How the "Brady Rule" Will Kill Football
A new rule is about to take professional football back to its glory days—of the 1940s.
The so-called "Brady Rule" prohibits defensive players who are on the ground from "lunging" at a quarterback's legs.
The rule was created to prevent the kind of injury that sidelined Patriot QB Tom Brady for the entire 2008 season. A similar hit knocked the Bengals' Carson Palmer out of a playoff game against the Pittsburgh Steelers in 2006.
While the intent of the rule is to protect quarterbacks—the league's most visible and precious commodity—its implementation could lead to changes that will take the National Football League back to the "three yards and a cloud of dust" game that prevailed in the 1940s.
Recognizing the potential to penalize defenses, offensive linemen, tight ends, and running backs are going to "cut" opposing defenders as often as possible. The increased use of the cut block will result in more injuries to defensive players—especially on the defensive line.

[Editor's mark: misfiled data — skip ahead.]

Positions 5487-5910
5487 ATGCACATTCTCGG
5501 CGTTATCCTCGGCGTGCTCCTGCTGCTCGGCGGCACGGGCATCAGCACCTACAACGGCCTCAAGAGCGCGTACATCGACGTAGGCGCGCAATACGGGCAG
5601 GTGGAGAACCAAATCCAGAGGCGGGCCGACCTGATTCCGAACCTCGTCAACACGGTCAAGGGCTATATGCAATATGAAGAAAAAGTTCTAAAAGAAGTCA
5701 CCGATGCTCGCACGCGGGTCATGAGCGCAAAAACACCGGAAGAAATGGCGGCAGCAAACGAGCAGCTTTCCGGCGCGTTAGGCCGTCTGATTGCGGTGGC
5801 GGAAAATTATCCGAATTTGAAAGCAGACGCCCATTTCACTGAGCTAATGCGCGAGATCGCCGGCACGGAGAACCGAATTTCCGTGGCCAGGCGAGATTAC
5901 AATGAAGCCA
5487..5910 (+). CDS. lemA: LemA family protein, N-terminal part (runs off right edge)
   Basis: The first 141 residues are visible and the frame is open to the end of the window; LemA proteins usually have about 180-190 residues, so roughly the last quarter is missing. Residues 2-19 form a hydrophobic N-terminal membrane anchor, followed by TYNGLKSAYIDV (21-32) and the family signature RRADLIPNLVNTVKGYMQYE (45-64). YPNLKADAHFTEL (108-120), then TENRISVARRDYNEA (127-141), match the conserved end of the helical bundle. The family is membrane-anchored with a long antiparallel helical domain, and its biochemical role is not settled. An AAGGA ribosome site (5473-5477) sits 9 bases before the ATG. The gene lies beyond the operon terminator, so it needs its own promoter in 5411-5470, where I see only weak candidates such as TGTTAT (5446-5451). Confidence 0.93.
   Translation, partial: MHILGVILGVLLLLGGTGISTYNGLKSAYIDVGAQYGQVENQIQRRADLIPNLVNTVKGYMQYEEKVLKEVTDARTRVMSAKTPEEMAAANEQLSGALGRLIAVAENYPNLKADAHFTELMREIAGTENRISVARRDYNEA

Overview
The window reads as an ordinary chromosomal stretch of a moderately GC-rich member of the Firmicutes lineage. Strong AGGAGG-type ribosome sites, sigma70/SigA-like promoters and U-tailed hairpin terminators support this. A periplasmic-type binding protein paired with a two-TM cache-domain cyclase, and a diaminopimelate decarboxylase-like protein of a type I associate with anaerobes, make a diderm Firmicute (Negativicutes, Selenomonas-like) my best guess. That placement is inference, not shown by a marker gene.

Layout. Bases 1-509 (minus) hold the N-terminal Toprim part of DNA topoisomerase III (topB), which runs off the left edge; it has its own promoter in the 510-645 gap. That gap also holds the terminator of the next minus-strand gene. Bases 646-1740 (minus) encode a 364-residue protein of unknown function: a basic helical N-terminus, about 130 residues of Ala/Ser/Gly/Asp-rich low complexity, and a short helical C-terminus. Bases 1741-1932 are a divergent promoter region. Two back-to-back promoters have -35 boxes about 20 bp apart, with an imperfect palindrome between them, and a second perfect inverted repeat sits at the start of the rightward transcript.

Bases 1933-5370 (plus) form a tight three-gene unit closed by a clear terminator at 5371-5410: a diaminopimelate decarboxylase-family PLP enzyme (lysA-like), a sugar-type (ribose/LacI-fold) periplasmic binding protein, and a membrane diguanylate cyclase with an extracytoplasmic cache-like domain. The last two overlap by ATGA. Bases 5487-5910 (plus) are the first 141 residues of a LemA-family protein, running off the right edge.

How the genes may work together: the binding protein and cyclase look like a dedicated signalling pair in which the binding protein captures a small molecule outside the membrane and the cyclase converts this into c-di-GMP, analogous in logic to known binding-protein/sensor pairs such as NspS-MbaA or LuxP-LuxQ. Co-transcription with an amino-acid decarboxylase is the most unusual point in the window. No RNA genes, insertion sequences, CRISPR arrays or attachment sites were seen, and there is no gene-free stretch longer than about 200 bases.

A few years from now, the NFL will act to protect the players by banning the cut block entirely. And that's when things will get interesting.
Deprived of the ability to cut block, running backs will no longer be able to effectively handle blitz pickups. Teams will have to abandon four and five receiver sets and go to two and three tight ends to handle blitz pressure. Down-field throws will diminish as a result.
Since most outside runs depend on cut blocking to neutralize back side pursuit, teams will focus more on the power running game—the between the tackles and "student body right" type of offense popularized by Vince Lombardi's Green Bay Packers.
This type of running game requires bigger, stronger, more physical offensive linemen. The smaller, lighter, agile offensive linemen (think the Denver Broncos of the late 90s) will be gone from the game.
No spread offense.
Fewer down-field throws.
Big, brutish linemen blocking for a big runner smashing between the tackles.
Lombardi would love it.
That's where we're headed. And all because of one silly rule.
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